NICE publishes new cancer guidelines for GPs

The updated guideline uses a new approach which focuses on the symptoms that a patient might experience . The guidelines set out clear tables linking signs and symptoms to possible cancers and includes simple recommendations about which tests to perform and the type of referral to specialist services that should be made.

NICE has predicted that around 5,000 lives could be saved each year as GPs will now consider possibility of cancer sooner and refer people for tests quicker. This in turn will mean more people receive an early diagnosis and subsequently, more cancers could be cured.

Professor Mark Baker, clinical practice director at NICE, said: “The best way to successfully treat cancer is to make an early diagnosis. The sooner the disease is identified, the more likely treatment is to be effective. Earlier diagnoses have the potential to save thousands of lives each year.This guideline uniquely amongst guidelines of this type presents the evidence on the way that patients present to their GPs. It reflects real life and we expect it to have a major impact on the success rate for cancer in England.”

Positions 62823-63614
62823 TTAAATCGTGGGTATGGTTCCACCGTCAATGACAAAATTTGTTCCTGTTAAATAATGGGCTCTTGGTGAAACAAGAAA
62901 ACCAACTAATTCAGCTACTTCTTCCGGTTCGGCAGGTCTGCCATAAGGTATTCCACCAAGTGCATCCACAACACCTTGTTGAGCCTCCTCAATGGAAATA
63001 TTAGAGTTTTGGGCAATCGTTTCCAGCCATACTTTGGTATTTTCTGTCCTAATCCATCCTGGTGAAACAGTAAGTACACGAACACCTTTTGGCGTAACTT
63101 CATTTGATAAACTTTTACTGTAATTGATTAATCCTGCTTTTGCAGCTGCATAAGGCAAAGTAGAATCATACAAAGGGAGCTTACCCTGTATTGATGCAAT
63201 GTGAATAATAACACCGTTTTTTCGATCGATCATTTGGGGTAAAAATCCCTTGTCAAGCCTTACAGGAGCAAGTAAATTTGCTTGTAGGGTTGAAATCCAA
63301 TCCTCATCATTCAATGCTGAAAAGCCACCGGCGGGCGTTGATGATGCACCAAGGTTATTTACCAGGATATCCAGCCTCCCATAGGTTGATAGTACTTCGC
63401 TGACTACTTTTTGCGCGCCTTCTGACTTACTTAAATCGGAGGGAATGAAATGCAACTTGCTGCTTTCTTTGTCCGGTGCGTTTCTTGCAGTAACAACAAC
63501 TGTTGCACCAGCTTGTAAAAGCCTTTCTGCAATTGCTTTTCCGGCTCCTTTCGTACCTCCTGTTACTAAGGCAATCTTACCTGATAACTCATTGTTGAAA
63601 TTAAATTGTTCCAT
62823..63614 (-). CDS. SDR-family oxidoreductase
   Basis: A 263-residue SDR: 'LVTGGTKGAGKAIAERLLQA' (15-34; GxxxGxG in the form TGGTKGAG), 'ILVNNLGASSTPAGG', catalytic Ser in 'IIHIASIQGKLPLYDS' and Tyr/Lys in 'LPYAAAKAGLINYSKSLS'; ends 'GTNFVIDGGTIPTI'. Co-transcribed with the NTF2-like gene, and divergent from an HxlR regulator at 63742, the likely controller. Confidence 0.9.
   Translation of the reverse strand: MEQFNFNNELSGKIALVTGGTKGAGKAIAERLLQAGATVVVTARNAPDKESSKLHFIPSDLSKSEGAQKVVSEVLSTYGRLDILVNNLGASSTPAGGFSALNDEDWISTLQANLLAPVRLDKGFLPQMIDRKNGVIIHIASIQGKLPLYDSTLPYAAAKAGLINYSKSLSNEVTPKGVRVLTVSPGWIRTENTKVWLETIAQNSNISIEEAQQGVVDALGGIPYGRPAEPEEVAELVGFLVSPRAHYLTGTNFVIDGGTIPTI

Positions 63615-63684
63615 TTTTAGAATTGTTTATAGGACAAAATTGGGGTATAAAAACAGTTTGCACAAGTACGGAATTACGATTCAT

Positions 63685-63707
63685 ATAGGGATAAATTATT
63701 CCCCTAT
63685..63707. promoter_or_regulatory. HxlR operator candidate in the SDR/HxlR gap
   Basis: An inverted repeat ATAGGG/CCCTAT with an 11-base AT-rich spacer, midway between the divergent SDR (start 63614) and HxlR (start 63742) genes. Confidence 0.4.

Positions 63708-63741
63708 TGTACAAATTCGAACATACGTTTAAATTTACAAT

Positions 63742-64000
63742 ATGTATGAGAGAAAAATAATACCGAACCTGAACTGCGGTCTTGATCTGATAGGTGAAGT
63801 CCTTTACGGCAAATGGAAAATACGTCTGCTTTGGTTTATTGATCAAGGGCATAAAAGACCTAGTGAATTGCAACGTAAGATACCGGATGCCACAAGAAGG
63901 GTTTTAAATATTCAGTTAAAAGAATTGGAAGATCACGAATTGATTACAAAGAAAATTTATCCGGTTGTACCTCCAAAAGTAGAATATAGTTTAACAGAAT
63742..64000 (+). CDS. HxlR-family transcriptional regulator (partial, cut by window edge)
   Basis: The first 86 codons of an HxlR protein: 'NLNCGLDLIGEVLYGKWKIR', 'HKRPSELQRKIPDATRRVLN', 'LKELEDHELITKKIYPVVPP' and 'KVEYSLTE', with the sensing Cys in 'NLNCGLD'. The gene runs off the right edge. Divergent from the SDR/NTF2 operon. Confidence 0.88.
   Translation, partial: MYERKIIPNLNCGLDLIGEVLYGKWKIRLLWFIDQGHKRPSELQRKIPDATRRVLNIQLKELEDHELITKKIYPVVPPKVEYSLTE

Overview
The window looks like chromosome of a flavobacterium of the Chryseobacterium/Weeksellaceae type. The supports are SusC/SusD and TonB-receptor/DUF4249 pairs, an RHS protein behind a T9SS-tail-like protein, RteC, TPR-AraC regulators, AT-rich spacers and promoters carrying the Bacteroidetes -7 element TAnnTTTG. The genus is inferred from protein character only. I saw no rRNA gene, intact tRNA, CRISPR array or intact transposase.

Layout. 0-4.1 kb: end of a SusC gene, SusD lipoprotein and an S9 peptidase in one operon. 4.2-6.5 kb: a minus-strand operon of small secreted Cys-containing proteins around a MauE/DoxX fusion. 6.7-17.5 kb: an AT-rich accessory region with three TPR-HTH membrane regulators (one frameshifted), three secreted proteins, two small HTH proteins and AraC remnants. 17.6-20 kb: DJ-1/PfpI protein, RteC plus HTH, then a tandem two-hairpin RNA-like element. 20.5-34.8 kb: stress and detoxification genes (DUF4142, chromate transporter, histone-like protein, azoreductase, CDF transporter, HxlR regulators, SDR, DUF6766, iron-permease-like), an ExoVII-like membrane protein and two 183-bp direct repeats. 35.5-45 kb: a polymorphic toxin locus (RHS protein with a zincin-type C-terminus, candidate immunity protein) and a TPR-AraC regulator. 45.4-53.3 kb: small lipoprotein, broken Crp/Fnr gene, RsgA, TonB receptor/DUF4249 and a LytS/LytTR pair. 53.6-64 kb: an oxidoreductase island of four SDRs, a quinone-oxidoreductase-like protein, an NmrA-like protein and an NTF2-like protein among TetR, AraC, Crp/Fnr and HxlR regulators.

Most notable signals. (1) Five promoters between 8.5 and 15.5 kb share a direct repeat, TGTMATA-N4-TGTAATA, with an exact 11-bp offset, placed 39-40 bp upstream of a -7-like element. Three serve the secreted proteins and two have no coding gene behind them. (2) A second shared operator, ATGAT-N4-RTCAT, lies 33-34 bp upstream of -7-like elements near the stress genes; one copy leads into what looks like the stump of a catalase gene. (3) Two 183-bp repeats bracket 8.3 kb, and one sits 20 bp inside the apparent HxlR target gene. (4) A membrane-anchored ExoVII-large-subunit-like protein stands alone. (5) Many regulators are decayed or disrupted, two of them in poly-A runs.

Professor Willie Hamilton, a GP and Professor of Primary Care Diagnostics at the University of Exeter who helped to develop the updated guideline, said: “This guideline is about getting the right patients to the right tests at the right time. Traditionally, GPs have always had some tests available such as blood tests, X-rays and some scans. This guidance expands this by bringing some tests that have been traditionally thought to be hospital tests under the wing of GPs. It will open the door for smarter testing so that people with cancer will receive their diagnosis much earlier. There is no doubt in my mind that this guideline will help to save lives.”

Sara Hiom, Cancer Research UK’s director of early diagnosis, added: “These new guidelines for suspected cancers will give GPs more freedom to quickly refer patients with worrying symptoms – crucial for a disease that can be hard for GPs to spot in primary care. This will mean diagnosing more cancers earlier, at a stage when treatment is most likely to be effective, better for patients and ultimately increasing survival.”

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